As of the upcoming version 1.15, Oculus software will “fully support” the three-sensor room-scale configuration, giving VR players a large 360 degree playspace to roam, similar to the experience the Vive offered out of the gate. The update was revealed by Oculus staff on the community forum, and is now available in pre-release form for testing, available in the Public Test Channel of the Oculus software.
By going to the ‘Beta’ tab within the Oculus app’s settings, it is possible to enable the Public Test Channel, which will automatically download pre-release versions of the Oculus software. This allows Oculus to receive early feedback from user testing.
The standard Oculus Rift and Touch setup is still a two forward-facing sensor configuration which requires players to face the sensors in order to maintain tracking of head and hands. 360 degree tracking can be achieved with two sensors placed at opposite corners of the play space, but to achieve accurate tracking with minimal occlusion problems and a room-scale range to walk around, a third sensor is recommended. This three-sensor configuration has been considered ‘experimental’ since it was introduced at the launch of the Touch controllers, and Oculus has gradually optimised its software, and tightened its recommended hardware and setup procedures.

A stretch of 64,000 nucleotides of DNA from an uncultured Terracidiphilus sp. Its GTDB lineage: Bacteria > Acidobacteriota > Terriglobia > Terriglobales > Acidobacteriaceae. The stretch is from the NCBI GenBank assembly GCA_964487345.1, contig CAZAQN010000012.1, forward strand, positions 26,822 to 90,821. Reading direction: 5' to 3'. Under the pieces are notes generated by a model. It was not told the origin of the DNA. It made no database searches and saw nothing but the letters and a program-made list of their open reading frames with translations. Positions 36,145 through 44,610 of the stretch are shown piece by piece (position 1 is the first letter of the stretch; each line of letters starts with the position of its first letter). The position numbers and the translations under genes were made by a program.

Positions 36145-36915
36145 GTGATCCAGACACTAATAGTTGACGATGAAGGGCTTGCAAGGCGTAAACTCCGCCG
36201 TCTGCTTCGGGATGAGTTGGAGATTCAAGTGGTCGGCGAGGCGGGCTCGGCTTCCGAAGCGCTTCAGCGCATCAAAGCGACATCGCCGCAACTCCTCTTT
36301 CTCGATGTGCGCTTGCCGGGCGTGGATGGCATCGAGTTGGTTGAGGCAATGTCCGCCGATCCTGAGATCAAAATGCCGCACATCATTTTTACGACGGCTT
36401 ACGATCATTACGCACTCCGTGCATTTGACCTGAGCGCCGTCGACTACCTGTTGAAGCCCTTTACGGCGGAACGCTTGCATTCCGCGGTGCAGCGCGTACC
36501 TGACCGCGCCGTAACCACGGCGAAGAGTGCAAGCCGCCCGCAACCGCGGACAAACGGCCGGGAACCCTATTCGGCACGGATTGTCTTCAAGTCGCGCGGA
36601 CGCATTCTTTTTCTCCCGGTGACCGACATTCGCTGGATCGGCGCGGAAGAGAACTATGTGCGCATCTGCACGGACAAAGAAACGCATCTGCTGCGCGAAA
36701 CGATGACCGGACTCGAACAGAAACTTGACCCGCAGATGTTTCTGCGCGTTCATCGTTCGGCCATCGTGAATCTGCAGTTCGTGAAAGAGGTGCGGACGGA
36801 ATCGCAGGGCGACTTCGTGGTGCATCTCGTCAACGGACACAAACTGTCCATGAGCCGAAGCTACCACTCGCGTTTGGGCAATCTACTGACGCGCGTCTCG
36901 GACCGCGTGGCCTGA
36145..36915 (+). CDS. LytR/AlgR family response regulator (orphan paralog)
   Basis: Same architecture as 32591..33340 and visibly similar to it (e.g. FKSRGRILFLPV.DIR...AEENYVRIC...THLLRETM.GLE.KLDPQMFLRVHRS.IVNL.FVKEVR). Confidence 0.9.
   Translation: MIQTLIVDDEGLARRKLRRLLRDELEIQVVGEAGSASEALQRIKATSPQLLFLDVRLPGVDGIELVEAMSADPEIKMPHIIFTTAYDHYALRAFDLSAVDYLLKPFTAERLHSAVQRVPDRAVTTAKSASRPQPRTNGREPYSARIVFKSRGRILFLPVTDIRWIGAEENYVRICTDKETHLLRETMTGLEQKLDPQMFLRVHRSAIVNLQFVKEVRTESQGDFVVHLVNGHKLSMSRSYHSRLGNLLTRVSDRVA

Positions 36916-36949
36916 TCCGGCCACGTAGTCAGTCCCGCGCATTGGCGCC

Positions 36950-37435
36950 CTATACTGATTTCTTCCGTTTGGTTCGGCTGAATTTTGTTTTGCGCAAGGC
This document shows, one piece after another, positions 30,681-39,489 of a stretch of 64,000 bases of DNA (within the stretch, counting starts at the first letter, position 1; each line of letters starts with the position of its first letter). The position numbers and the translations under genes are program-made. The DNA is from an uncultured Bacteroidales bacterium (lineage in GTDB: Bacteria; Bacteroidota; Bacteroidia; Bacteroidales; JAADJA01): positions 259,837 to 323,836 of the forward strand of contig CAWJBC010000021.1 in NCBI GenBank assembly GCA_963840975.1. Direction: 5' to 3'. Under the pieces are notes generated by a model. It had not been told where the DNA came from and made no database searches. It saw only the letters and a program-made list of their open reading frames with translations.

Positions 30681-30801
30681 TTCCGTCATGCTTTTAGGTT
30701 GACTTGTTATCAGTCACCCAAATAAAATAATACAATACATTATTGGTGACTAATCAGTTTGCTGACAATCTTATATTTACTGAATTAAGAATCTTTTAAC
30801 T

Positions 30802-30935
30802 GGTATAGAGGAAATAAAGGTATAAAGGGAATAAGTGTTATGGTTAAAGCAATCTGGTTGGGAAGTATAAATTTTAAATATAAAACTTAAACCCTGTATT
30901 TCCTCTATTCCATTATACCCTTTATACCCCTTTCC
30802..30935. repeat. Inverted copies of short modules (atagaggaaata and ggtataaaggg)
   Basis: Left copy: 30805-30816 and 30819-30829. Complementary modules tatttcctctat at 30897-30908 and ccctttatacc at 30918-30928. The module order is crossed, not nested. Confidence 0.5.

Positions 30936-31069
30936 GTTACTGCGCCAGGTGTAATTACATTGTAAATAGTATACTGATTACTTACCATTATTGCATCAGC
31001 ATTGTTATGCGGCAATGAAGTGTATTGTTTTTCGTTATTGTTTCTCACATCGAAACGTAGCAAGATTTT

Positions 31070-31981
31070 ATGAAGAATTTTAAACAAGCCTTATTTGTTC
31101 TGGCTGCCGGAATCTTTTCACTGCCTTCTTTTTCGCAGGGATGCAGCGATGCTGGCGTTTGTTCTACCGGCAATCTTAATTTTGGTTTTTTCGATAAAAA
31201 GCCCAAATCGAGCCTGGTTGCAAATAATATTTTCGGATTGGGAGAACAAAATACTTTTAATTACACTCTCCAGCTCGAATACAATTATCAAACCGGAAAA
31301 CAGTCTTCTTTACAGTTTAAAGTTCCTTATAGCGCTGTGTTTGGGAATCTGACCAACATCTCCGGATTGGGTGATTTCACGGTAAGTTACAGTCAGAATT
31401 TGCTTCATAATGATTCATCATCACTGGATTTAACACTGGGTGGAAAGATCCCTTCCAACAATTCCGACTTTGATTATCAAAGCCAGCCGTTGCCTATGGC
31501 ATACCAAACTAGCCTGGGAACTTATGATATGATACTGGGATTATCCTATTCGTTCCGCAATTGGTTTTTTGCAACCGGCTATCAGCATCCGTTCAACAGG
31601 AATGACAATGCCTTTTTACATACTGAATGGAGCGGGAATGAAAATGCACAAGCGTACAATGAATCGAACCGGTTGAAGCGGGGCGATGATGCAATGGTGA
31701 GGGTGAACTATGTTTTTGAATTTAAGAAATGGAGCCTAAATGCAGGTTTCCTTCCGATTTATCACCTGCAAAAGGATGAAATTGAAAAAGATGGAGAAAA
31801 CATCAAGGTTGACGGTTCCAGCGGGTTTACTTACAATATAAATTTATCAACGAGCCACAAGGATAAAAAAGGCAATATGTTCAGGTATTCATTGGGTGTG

Since the rollout of the current version 1.14 in late April, Oculus software is already ‘fully supporting’ three-sensor configurations, including integration with the setup wizard, prompting users to run a new guided setup when a third sensor is detected. However, it remains ‘experimental’, with some users still experiencing tracking and calibration problems. Version 1.15 intends to “fully support three-sensor configurations for larger room-scale setups”, and the three-sensor setup wizard has been updated “based on the latest data”. Clearly further optimisations have been made, but we’ll have to wait until the patch notes for the full details.
In addition, 1.15 allows disabling of the health and safety reminders when putting on the headset; simply acknowledge the new safety video and you’re allowed disable the message.
Out of the gate, Oculus was skeptical of room-scale sensor configurations, believing that the necessary space and complex setup would be a non-starter for many users. However, demand from VR’s early adopters led to the company taking a more serious approach to room-scale setups, with continued optimizations coming over the last few months.
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